The body of the 57,000-year-old wolf dog is still quite intact, deep in the ice in Canada.
A gold miner in Canada’s Yukon found 57,000-year-old female wolf bodies in melting permafrost. This is believed to be the most complete wolf mummy ever found.
The wolf’s fur, teeth and soft tissue were intact, the body lacking only eyes. The researchers believe that the puppy about 7 weeks old died after the cave collapsed.
The wolf remained intact because it was buried under the frozen ice. The body would remain virtually unchanged over the next several millennia.
Julie Meachen, professor of anatomy at Des Moines University said: “The body is quite complete with all soft tissue, feathers. This is a very rare finding. Since the body is quite intact, we can understand. more from its short life “.
Julie Meachen’s group named the dog Zhùr, which means wolf in the vernacular. Researchers have harvested clues like how Earth was in that era, or can learn about how ancient wolves lived and what their food was.
Meachen and her colleagues X-rayed Zhùr’s skeleton and analyzed samples of the dog’s hair and enamel. They found that the animal’s bones were still not fully developed, estimating it was only 7 weeks old when it died. Body is only 30 cm longer and weighs more than 650g.
This is a female wolf because the organ is perfectly preserved. The only parts that Zhùr is missing are his eyes.
“The eyes are so soft that it’s the first thing that decomposes when an animal dies,” Meachen said.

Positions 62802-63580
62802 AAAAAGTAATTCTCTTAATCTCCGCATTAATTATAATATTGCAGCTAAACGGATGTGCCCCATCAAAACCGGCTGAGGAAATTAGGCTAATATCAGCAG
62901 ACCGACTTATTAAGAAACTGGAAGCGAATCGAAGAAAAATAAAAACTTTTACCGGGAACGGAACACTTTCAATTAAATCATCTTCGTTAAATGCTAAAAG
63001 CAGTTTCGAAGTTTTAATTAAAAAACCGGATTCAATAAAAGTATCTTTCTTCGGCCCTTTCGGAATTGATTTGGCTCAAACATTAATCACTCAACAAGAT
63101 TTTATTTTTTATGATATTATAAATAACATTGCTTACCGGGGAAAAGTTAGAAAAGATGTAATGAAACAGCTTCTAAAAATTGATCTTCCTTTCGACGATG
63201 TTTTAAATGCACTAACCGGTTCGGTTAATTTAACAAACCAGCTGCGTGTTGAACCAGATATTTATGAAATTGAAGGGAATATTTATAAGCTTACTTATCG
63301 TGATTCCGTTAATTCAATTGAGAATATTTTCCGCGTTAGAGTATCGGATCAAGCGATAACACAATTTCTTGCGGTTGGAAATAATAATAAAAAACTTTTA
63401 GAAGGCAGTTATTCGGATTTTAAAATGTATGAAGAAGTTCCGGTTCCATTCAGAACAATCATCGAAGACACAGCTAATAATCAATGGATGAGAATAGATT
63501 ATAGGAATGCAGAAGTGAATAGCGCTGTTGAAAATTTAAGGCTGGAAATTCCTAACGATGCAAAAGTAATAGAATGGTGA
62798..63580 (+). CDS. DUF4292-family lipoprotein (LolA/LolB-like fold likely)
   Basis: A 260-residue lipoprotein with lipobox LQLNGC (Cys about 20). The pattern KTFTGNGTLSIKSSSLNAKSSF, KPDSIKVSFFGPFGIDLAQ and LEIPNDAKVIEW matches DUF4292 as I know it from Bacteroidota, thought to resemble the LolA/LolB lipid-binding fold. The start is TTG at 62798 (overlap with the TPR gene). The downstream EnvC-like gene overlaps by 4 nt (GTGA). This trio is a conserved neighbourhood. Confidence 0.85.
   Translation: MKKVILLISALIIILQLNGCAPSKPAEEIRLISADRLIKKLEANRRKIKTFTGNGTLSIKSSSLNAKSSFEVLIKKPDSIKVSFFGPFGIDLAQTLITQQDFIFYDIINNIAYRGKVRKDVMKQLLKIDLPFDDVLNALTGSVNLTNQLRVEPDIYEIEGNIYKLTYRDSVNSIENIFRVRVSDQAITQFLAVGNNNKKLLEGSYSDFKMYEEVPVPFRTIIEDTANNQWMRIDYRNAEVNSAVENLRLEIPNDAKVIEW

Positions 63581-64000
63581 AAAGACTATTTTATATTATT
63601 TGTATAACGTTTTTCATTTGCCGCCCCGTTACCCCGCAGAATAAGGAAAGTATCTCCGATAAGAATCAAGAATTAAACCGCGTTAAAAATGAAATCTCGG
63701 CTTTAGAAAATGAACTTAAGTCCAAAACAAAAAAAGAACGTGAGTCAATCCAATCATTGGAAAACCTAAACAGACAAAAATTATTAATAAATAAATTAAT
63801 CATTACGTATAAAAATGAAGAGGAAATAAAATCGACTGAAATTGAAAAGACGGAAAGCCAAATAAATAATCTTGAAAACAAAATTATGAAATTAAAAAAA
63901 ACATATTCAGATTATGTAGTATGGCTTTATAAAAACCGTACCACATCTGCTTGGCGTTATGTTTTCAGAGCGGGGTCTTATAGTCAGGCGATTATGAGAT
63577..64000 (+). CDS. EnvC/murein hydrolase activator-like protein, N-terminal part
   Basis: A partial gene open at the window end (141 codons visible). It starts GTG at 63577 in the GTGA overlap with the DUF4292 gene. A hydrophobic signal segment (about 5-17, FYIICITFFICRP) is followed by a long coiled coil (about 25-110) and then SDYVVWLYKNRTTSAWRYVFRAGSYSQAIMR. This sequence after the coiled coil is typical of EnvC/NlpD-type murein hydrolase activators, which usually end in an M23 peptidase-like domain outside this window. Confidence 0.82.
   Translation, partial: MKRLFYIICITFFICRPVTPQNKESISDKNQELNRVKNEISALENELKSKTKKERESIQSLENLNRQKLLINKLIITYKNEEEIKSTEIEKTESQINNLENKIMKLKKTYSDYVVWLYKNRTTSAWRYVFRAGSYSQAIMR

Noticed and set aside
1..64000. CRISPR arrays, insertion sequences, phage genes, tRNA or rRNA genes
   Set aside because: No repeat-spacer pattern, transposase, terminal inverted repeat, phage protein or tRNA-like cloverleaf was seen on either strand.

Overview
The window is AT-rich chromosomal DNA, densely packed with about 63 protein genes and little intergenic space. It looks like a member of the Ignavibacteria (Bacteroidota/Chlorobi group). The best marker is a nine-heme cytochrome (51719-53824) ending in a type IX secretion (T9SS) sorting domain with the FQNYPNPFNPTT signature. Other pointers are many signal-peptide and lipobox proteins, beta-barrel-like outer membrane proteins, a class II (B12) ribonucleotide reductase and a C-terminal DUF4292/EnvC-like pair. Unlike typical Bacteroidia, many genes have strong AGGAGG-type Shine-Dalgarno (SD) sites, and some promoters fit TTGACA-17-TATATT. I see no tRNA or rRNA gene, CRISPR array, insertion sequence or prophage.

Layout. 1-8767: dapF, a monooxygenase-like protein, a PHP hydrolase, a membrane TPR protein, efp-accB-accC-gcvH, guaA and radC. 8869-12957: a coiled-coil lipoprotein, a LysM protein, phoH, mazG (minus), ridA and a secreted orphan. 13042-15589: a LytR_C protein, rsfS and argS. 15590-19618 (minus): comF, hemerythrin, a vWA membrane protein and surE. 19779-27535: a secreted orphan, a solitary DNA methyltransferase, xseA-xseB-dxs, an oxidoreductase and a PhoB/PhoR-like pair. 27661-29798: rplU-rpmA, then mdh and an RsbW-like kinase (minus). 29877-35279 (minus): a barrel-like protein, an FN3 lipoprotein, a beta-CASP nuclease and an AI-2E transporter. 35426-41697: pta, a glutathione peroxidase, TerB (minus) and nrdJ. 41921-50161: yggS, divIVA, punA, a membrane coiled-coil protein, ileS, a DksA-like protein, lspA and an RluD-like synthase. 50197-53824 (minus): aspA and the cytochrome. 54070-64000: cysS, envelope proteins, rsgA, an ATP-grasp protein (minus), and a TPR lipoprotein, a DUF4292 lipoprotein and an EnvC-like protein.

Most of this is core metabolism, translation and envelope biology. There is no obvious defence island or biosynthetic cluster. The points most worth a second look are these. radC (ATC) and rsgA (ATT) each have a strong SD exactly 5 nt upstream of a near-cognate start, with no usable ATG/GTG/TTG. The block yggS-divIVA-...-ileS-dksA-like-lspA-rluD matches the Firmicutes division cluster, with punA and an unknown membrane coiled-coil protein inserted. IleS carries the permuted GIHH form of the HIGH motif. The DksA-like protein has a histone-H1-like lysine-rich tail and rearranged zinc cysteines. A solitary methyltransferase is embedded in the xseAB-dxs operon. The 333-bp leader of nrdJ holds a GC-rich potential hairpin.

By analyzing traces of minerals in puppies’ tooth enamel, the researchers discovered that Zhùr may have been weaned and that a wolf family’s diet included fish, possibly salmon from the nearby Klondike River. .
The team also compared Zhùr’s DNA with that of modern wolves. They found that the mummy was related to ancient gray wolves that once lived in Eurasia, as well as modern gray wolves from North America.
It was unusual to find intact animal mummies in the Yukon according to Meachen. Furthermore, Meachen predicted that the young wolf’s death was due to the collapse of the cave.
It is possible that the wolf mother and Zhùr’s sisters were outside the cave when the collapse occurred because wolves often give birth to several young cubs per litter.
Discoveries like these are likely to become more and more intense as Earth’s temperature continues to rise. As the planet warmed, the permafrost – the ground in the northern hemisphere that remained frozen year round began to thaw. As it melts, ice age creatures like Zhùr, buried for tens of thousands of years, are starting to be excavated.